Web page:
I wrote in the paper that “[m]ost, but not all” courts have found that when the police use a GPS tracking device to monitor a suspect’s location, they are not conducting a Fourth Amendment search. Courts generally have based this conclusion on United States v. Knotts, 460 U.S. 276 (1983), which held that the police were not conducting a search when they used a radio “beeper” to help them track a vehicle. The Knotts Court said that “[a] person traveling in an automobile on public thoroughfares has no reasonable expectation of privacy in his movements from one place to another,” given that those movements are open to the observation of anyone who cares to look. And police investigation that doesn’t intrude on a reasonable expectation of privacy, of course, doesn’t constitute a search.
“Most” courts doesn’t include the D.C. Circuit. A few weeks ago, it handed down United States v. Maynard, in which it distinguished Knotts and ruled that prolonged GPS surveillance does invade the subject’s reasonable expectation of privacy and so is a search for Fourth Amendment purposes. The unanimous opinion was written by Judge Ginsburg, and joined by Judges Tatel and Griffith. (For those keeping track, they were appointed by Presidents Reagan, Clinton, and Bush, respectively). It states:
[U]nlike one’s movements during a single journey, the whole of one’s movements over the course of a month is not actually exposed to the public because the likelihood anyone will observe all those movements is effectively nil [and] the whole of one’s movements is not exposed constructively even though each individual movement is exposed, because that whole reveals more — sometimes a great deal more — than does the sum of its parts.
Further explaining the difference between short-term and long-term surveillance, the court said:
The difference is not one of degree but of kind, for no single journey reveals the habits and patterns that mark the distinction between a day in the life and a way of life . . . . Prolonged surveillance reveals types of information not revealed by short-term surveillance, such as what a person does repeatedly, what he does not do, and what he does ensemble.
I found the opinion to be beautifully crafted and a joy to read. Of course, that doesn’t mean that it is legally correct. Indeed, some of the claims made in the opinion strike me as plainly incorrect, such as the court’s assertion that “every court to which the issue has been squarely presented” has found GPS tracking to constitute a Fourth Amendment search. (The quoted language is followed by a labored explanation of why at least half a dozen courts that have ruled the other way have failed to appreciate the arguments endorsed by the D.C. Circuit.) A thoughtful critical review of the opinion by Orin Kerr is here.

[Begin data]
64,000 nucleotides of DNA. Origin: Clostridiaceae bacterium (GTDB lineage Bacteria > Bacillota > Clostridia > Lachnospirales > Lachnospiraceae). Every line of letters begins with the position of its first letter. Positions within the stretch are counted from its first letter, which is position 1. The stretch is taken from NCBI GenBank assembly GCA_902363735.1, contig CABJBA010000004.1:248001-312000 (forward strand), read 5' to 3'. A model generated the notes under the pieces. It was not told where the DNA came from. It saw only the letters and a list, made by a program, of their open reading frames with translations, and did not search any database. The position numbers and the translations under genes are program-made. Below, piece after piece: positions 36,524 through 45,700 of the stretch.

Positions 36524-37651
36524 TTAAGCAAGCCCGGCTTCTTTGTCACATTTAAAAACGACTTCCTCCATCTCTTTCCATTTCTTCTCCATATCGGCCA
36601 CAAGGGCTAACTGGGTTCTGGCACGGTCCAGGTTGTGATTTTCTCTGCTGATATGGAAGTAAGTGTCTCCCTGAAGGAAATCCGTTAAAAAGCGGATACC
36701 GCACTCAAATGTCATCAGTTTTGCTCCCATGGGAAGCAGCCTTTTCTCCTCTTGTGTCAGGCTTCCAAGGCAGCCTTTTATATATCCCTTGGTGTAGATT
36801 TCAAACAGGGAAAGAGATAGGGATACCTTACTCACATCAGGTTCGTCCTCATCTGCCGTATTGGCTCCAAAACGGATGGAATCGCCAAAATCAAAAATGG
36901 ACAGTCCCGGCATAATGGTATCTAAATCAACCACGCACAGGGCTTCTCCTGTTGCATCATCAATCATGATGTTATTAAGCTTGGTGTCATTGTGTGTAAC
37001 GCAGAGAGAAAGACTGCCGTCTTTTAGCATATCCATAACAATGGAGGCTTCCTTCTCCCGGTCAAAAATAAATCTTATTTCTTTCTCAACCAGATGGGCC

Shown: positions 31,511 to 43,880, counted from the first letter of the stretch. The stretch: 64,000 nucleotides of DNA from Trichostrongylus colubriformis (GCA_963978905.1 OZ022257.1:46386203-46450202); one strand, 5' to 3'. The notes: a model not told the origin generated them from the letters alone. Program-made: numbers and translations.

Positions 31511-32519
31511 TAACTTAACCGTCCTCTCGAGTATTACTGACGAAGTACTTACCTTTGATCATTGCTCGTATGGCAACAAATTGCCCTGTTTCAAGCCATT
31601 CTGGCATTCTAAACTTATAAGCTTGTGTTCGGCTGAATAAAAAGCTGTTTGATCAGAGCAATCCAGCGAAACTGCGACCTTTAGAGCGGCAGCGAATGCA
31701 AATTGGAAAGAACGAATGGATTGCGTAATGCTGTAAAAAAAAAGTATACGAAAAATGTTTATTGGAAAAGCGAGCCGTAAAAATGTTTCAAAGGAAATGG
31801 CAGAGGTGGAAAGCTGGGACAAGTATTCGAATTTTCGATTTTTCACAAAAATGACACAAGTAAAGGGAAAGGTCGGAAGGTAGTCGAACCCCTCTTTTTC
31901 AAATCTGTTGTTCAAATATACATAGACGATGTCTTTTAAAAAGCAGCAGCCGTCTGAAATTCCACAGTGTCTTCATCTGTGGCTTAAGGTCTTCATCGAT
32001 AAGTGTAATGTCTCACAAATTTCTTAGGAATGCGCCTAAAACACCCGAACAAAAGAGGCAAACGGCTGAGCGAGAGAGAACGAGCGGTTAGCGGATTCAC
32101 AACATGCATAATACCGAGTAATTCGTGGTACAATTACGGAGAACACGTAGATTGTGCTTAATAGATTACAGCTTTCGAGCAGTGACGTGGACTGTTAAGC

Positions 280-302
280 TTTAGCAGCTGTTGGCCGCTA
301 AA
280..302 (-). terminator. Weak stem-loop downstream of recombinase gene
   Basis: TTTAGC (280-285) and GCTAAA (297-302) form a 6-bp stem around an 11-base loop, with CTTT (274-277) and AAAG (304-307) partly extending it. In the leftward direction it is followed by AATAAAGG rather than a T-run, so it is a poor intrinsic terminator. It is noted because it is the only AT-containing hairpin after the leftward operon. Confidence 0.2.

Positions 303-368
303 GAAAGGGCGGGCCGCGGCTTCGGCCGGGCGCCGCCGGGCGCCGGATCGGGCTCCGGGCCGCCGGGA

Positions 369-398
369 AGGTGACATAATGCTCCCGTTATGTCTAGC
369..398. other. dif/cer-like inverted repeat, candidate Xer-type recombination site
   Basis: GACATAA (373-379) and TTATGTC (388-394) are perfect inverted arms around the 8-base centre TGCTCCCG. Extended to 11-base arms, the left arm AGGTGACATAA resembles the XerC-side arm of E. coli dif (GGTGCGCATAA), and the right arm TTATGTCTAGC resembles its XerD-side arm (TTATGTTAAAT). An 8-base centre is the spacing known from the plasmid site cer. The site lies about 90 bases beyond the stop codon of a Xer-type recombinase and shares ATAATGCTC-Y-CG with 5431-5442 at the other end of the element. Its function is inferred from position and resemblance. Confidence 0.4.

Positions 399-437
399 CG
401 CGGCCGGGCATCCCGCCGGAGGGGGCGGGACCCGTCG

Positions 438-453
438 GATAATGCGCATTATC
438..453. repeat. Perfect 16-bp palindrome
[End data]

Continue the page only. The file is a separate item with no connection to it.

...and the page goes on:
Among the courts that have ruled the other way is the Ninth Circuit. In United States v. Pineda-Moreno, 591 F.3d 1212 (9th Cir. 2010), the court followed Knotts, stated that GPS tracking of the defendant revealed only information “the agents could have obtained by following the car,” and held that the tracking therefore did not invade the defendant’s reasonable expectation of privacy and did not constitute a Fourth Amendment search. The opinion is brief, matter-of-fact, and attracted virtually no attention until the defendant sought rehearing en banc.
Although rehearing was denied, five judges dissented from the denial by published opinion, available here. The lead dissent was written by Chief Judge Kozinski, a leading conservative, and joined by, inter alia, Judge Reinhardt, widely viewed as the Ninth Circuit’s most influential liberal. As is typical of Chief Judge Kozinski’s opinions, his dissent from the denial of rehearing in Pineda-Moreno is colorful, pithy, and feisty. It’s not long, and it’s worth reading for lots of reasons — including his dismissal of the “common entranceway” exception to the rule that the curtilage is subject to a reasonable expectation of privacy. But as it pertains to GPS tracking, the core of his argument is that (1) GPS tracking is much more invasive than the use of beepers discussed in Knotts, which merely augmented visual surveillance actually being conducted by the police; (2) the combination of GPS tracking with other technologies in common use by law enforcement, such as cell phone tracking, amounts to a virtual dragnet in dire need of regulation by the courts; and (3) such “creepy and un-American” behavior should be checked by the Fourth Amendment. Citing various examples of police use of surveillance technology, Kozinski writes that “1984 may have come a bit later than predicted, but it’s here at last.”